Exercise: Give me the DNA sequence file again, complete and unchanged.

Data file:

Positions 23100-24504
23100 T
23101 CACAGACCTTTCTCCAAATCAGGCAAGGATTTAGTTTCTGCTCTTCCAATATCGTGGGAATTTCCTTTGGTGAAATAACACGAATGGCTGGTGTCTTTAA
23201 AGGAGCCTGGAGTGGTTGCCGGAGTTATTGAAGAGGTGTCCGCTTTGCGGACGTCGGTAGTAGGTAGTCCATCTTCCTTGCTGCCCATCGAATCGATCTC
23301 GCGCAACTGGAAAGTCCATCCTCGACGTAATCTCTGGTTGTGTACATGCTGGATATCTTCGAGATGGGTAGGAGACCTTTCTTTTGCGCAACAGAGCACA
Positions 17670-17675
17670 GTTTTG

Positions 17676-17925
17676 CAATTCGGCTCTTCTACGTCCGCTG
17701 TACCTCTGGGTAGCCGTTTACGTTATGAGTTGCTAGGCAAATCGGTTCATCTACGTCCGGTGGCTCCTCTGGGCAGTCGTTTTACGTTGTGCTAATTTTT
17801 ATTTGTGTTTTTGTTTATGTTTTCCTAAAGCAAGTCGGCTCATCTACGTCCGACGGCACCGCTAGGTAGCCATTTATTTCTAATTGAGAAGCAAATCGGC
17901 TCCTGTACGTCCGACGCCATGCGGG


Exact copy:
Positions 23100-24504
23100 T
23101 CACAGACCTTTCTCCAAATCAGGCAAGGATTTAGTTTCTGCTCTTCCAATATCGTGGGAATTTCCTTTGGTGAAATAACACGAATGGCTGGTGTCTTTAA
23201 AGGAGCCTGGAGTGGTTGCCGGAGTTATTGAAGAGGTGTCCGCTTTGCGGACGTCGGTAGTAGGTAGTCCATCTTCCTTGCTGCCCATCGAATCGATCTC
23301 GCGCAACTGGAAAGTCCATCCTCGACGTAATCTCTGGTTGTGTACATGCTGGATATCTTCGAGATGGGTAGGAGACCTTTCTTTTGCGCAACAGAGCACA
Positions 17670-17675
17670 GTTTTG

Positions 17676-17925
17676 CAATTCGGCTCTTCTACGTCCGCTG
17701 TACCTCTGGGTAGCCGTTTACGTTATGAGTTGCTAGGCAAATCGGTTCATCTACGTCCGGTGGCTCCTCTGGGCAGTCGTTTTACGTTGTGCTAATTTTT
17801 ATTTGTGTTTTTGTTTATGTTTTCCTAAAGCAAGTCGGCTCATCTACGTCCGACGGCACCGCTAGGTAGCCATTTATTTCTAATTGAGAAGCAAATCGGC
17901 TCCTGTACGTCCGACGCCATGCGGG